FORMER bush fugitive Malcolm Naden told a psychiatrist he was a "serial killer" who had murdered three other people and had dreamed of killing since he was aged 12, a Sydney court has heard.
Naden, 39, has pleaded guilty to the 2005 murders of Lateesha Nolan and Kristy Scholes, both 24. In his sentencing hearing at the NSW Supreme Court on Thursday, forensic psychiatrist David Greenberg said Naden had told him during an examination that he had killed three other people.
"He told you he was a serial killer?" Naden's barrister Mark Ierace, SC, asked.
"Yes," Professor Greenberg replied.
The court heard that when police followed up on the allegations, there were no missing persons that fitted the descriptions Naden gave.
Professor Greenberg said when he spoke to Naden again last month and asked him about these "confessions", Naden laughed and said he'd lied.
The professor said Naden was at "high risk" of reoffending.
"You have a person who has pleaded guilty to two murders, who has a history of violence prior to that, who reports that he started having fantasies of killing since he was 12 years old," Professor Greenberg said.
"He states that he will kill again and that his killing days are not over."
Earlier in the proceedings, Crown Prosecutor Mark Tedeschi, QC, sought a non-publication order on a number of details on the murders, describing them as "graphic", "offensive" and "distressing".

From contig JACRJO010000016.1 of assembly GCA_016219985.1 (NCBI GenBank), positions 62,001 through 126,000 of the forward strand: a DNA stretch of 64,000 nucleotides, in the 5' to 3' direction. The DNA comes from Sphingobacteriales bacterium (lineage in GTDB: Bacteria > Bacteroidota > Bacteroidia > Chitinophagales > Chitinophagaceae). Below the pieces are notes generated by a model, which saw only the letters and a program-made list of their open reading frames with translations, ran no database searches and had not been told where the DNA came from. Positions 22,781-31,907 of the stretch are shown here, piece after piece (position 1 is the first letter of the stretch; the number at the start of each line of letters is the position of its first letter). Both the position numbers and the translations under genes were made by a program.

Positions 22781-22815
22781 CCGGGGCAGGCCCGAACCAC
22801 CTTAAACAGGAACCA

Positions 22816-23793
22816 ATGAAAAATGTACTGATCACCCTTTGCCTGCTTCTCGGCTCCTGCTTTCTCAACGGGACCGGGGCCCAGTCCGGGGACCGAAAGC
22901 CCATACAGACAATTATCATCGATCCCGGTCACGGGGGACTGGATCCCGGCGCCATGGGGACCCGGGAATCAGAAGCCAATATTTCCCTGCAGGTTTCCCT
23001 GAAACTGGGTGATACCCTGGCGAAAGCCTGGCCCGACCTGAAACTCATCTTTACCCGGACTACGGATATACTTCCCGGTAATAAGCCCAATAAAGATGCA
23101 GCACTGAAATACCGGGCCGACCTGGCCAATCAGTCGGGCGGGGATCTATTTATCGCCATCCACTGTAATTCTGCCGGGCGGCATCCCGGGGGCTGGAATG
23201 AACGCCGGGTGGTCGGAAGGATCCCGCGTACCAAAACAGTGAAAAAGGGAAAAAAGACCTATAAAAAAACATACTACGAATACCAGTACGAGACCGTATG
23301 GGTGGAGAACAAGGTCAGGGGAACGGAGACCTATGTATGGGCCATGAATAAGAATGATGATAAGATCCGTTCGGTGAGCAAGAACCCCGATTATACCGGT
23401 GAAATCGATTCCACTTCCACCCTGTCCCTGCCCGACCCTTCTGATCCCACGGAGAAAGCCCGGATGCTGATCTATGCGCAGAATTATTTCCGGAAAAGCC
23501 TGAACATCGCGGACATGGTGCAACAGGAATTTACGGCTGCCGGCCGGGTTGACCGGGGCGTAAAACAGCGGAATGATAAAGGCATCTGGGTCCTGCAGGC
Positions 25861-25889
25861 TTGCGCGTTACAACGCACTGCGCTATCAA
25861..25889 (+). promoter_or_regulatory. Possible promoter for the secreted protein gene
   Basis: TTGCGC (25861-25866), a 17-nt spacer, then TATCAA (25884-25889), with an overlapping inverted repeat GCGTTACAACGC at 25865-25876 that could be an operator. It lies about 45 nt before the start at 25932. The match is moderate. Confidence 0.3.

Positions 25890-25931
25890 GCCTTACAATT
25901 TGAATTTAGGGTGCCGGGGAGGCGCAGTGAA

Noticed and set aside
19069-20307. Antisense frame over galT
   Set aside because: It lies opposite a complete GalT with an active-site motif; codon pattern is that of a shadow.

In addition to the two women's murder, Naden has also pleaded guilty to a raft of other charges, including indecently assaulting a 12-year-old girl and attempted murder of a police officer.
The former abattoir worker went on the run in 2005 - days after Ms Scholes was discovered strangled in the bedroom of his grandparents' house at Dubbo.
Five months earlier, his cousin, Ms Nolan, had gone missing in Dubbo.
Her body has never been found. His capture last year in the Hunter Valley marked the end of one of the state's biggest manhunts.
The court heard that after his arrest Naden appeared "cheerful", but later displayed signs of depression, threatening harm on himself and others.
Mr Ierace said shortly after his arrest, Naden told prison psychologists he wished he could cry and he was glad when the police dog bit him during his capture because it allowed him to "feel some pain".
The court heard Naden had told Professor Greenberg he wanted life in jail.
A statement of facts tendered to court yesterday revealed how Naden killed Ms Nolan and Ms Scholes.
Naden told police that on January 4, 2005 he had a "chance meeting" with his cousin Ms Nolan at their grandparents' house.
She then offered him a lift so he could go fishing.
But whilst in the car, Naden became enraged when Ms Nolan brought up the allegations of indecent assault against him.
He strangled her and then drove to Butlers Falls reserve outside Dubbo.
It is alleged it was there where he dug a hole beside Macquarie River and dismembered her body.
Months later in June 2005, the facts state, Naden strangled Ms Scholes in his grandparents' bathroom. He then took her body into his bedroom and had sexual intercourse with it.
"The offender dressed the deceased, covered her body and fled from the house," the statement says.
The hearing in Sydney before Justice Derek Price continues.